Over the past month or so we’ve been using it, Boxee has been rolling out numerous updates. The TV user interface has been made a lot more reliable, resulting in fewer lockups, and new features have been added, like the ability to record via the TV interface. The online interface has improved as well. The UI still needs some work on performance and features. The UI is nice and clean but could use some enhancements, and performance is still slightly sluggish at times compared to Roku or even the FiOS DVR. It’s much better than it was—no UI lock ups or reboots required since the recent updates were pushed out—but I hope they continue to do work here.
There are some things I’m still waiting for, like better recording management on the TV UI, and stuff like the ability to schedule shows further out and manage things like extending shows. There are no apps for Android or iOS. In fact, the Boxee website does not even work in the browser of my Android phone—yet—they say it’s coming soon. Mobile access would definitely be welcome. It does work—sometimes—on a Surface RT and I tried it on an iPad using Safari to some success. The fact that Boxee is continuing to roll out updates is promising, so at this point I assume it’s just a matter of time.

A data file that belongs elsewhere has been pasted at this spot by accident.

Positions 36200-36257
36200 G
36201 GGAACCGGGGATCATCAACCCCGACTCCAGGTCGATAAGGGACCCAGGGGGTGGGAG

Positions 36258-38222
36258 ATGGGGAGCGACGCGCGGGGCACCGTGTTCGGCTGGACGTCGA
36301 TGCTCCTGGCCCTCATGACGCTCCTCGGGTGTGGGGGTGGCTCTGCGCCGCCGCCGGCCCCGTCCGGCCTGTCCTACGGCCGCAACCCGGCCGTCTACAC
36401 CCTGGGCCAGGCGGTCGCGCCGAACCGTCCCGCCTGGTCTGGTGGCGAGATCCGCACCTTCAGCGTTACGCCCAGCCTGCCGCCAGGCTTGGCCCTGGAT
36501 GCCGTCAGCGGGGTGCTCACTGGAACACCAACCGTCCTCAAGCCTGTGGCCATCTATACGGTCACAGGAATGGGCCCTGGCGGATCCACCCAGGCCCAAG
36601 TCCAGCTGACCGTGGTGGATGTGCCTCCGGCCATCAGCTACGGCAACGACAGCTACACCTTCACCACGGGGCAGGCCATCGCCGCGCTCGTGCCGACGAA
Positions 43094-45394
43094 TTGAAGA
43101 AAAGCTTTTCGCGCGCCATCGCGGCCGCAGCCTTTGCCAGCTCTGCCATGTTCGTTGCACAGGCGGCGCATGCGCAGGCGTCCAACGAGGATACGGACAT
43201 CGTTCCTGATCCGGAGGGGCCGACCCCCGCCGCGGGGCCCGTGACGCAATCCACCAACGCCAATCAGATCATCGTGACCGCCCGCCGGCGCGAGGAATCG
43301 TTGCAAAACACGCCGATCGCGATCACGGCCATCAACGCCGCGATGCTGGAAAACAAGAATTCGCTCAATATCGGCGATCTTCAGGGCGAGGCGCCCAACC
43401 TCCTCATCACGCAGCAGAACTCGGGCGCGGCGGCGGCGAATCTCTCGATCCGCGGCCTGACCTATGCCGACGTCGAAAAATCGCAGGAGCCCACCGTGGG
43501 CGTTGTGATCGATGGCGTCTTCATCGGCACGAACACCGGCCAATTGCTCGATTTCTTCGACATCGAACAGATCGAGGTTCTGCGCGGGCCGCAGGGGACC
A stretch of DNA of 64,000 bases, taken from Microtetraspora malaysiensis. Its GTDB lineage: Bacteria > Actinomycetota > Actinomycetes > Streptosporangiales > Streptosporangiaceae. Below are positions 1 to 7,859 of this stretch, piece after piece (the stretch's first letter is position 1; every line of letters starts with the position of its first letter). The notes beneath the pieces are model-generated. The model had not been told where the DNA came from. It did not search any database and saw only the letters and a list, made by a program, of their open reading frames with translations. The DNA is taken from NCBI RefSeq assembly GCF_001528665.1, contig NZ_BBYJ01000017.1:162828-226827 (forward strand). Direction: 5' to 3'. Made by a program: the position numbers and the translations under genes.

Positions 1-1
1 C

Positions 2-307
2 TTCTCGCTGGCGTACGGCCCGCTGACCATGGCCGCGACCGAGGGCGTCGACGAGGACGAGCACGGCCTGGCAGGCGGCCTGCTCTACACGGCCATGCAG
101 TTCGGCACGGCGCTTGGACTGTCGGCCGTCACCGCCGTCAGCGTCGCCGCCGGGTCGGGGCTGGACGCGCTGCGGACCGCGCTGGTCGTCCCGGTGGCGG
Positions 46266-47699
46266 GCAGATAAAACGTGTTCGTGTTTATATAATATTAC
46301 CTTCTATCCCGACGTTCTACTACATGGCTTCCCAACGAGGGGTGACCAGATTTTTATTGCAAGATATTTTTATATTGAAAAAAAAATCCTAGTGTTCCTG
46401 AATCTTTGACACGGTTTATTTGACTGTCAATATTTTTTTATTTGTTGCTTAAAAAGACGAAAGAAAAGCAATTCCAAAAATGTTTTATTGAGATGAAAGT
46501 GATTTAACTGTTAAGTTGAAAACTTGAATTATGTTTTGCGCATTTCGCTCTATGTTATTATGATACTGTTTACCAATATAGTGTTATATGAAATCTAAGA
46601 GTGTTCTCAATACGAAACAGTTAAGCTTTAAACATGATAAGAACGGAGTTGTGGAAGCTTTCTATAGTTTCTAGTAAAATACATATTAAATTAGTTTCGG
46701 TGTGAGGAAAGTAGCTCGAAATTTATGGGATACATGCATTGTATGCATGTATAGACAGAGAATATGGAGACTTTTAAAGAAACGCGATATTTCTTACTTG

As mentioned above, this only works with OTA channels for recording and remote viewing. If you have cable and want access to anything but the local channels that are available on Clear QAM (unencrypted cable), you’re out of luck. Also, you cannot record those cable channels anyway. We watch shows on various cable channels, and without more streaming options on the Boxee I don’t see us using this to replace cable or our FiOS DVR anytime soon. However, depending on your entertainment needs, Boxee may be all you need. It’s all in your perspective.